What they didn’t tell you about your dream job…

Lifting the rose tinted glasses of the corporate life for 3 minutes of a reality check. Brace yourself.

Watch the video instead!

You have to speak up

While you will probably get a lot of support in terms of resources and people to talk to in your firm, a lot of the work has to come from you. By work I mean, being vulnerable enough to recognise when too much is too much, and to actually have the courage to say you’re struggling.

This is so easy for me to talk about but I know first hand how hard it is to speak up and change things.

…or don’t

In the same vein, you actually don’t have to speak up in order to change things. You don’t have to vocally or physically set boundaries if you don’t want to – just create your own norm.

For me, it was getting emotionally draining to continually vocalise my boundaries and I started to feel like a broken record, so I just started acting on them. If people respected them, great! No one hasn’t disrespected my boundaries yet so when they do… I’ll let you know when that video drops 😎

Have a strong case for yourself

You have to evaluate anything you say when you’re speaking up against senior management. You need to know the consequences and potential conflicts of interest when you speak up for something, instead of blindly speaking out on what you disagree on.

Be strategic and always have a business case, evidence or backup for what you say because at the end of the day, it’s your job that you’d be risking.

Don’t be stagnant

It’s SO easy to get comfortable at these bigger conglomerates. However, opportunities to do something different and new present themselves everyday. It’s so easy to let weeks, months and eventually years go by and while your ‘years of experience’ increases.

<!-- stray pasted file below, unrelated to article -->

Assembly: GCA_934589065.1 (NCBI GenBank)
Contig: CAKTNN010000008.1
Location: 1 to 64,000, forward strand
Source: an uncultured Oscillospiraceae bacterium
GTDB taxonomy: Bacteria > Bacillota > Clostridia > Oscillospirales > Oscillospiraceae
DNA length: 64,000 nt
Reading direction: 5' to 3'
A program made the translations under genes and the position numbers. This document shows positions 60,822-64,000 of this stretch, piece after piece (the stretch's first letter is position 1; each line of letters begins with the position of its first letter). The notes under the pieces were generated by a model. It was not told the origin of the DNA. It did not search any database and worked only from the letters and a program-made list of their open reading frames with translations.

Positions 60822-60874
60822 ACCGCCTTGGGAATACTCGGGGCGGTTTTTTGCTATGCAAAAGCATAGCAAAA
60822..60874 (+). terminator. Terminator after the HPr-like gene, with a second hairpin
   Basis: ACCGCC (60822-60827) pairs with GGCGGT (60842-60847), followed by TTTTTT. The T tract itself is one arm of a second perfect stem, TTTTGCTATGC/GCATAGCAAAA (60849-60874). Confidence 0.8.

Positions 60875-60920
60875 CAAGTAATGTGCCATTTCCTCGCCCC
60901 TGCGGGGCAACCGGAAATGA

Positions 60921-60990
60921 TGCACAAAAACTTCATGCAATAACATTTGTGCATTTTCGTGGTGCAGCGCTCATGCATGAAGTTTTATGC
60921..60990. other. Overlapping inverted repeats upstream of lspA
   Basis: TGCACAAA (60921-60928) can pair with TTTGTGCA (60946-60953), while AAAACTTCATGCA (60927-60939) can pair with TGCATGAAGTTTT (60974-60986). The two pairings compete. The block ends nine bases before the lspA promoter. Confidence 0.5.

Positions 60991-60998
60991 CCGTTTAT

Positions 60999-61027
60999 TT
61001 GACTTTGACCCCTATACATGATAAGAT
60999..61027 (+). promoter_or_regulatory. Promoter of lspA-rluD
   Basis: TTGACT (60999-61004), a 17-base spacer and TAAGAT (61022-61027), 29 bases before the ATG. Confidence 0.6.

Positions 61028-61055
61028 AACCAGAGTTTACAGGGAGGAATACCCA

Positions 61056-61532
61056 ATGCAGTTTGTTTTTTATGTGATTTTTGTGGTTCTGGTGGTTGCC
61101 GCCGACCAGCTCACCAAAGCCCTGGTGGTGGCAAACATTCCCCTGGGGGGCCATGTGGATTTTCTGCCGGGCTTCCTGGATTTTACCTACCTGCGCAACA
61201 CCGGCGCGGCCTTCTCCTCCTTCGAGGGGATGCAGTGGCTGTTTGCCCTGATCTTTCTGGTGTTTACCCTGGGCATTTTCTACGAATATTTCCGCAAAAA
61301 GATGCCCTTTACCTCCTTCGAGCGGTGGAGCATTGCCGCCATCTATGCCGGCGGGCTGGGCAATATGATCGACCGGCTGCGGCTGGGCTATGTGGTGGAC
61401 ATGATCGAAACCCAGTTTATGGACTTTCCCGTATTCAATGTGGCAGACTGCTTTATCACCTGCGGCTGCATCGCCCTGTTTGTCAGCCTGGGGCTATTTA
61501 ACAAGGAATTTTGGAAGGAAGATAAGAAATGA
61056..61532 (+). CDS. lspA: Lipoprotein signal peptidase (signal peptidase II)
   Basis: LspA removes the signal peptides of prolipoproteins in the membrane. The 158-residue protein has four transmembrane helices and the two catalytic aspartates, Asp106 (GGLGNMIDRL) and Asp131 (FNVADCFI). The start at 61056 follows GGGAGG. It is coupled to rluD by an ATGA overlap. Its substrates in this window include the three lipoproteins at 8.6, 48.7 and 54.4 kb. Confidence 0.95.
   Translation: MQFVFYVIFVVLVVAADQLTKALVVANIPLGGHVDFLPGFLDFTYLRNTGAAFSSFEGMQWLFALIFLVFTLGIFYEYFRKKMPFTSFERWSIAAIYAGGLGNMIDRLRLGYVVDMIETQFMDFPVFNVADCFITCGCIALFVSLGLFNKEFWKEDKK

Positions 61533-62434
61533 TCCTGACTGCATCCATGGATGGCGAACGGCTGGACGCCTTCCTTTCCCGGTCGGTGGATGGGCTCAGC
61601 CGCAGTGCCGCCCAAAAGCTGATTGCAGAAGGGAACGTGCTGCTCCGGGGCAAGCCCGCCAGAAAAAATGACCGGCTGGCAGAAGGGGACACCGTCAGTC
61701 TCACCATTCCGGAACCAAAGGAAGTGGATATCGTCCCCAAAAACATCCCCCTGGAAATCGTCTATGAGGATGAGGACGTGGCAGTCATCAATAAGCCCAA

Have you learnt or done anything new or exciting? It doesn’t have to be difficult or stressful, but take advantage of the fact you work for a huge firm and spice up that CV people!

Separate yourself from your job

It’s far too easy to associate your sense of worth to your performance reviews and I’m here to tell you that they are apples and oranges. Not the same.

The trap of thinking you’re only a good worker if you’re present and productive 12 hours a day, output at 110% and A1 performance reviews means nothing once you log off of your work laptop.

You’re still you, you still have hobbies, and you still have a life to live. Whenever you feel like your wavering on self-worth in your corporate job, just remember the fact that Boris thinks he’s done a great job as the PM right now. So you can have a few unproductive days here and there and not feel guilty. ‘Nuff said.

Emotional intelligence is important

Your attitude matters so much more than you think. Your response in a stressful situation is what makes it stressful.

You could have the worst career of your life if you respond to stress by overworking, centring yourself and caring too much. Do the opposite of these things and start each day with the right attitude.

You have to manage upwards

Your manager will like you more if you make life easy for them as well as doing your job. I always thought everyone had their own job and that was that, as a team, you’d get things done.

But what I’ve realised is that the easier you make your managers life, and the clearer they are on what you’re up to, the happier they will be.

You’re on your own, kid

Timing is everything and no one will actually tell you when to do things—like asking for a promotion, opportunity or a raise.

You have to read the room, understand the performance and salary review structure and know when to ask the right questions because no one is going to ask you if you want to be promoted or want a raise.

Stay out of office politics

Office politics is unfortunately such a thing. People get on, some people don’t get on, and my best advice is to not take sides and just get along with everyone you come into contact with. Get to know your colleagues for who they are and build genuine relationships—but keep those relationships at work.

All in all, something I’m learning this year is to not take my career too seriously. I’m trying to do what I’m good at, find new things I’m good at and find my people at work. Balancing all three of these will really help you to be happy and healthy in your corporate job!

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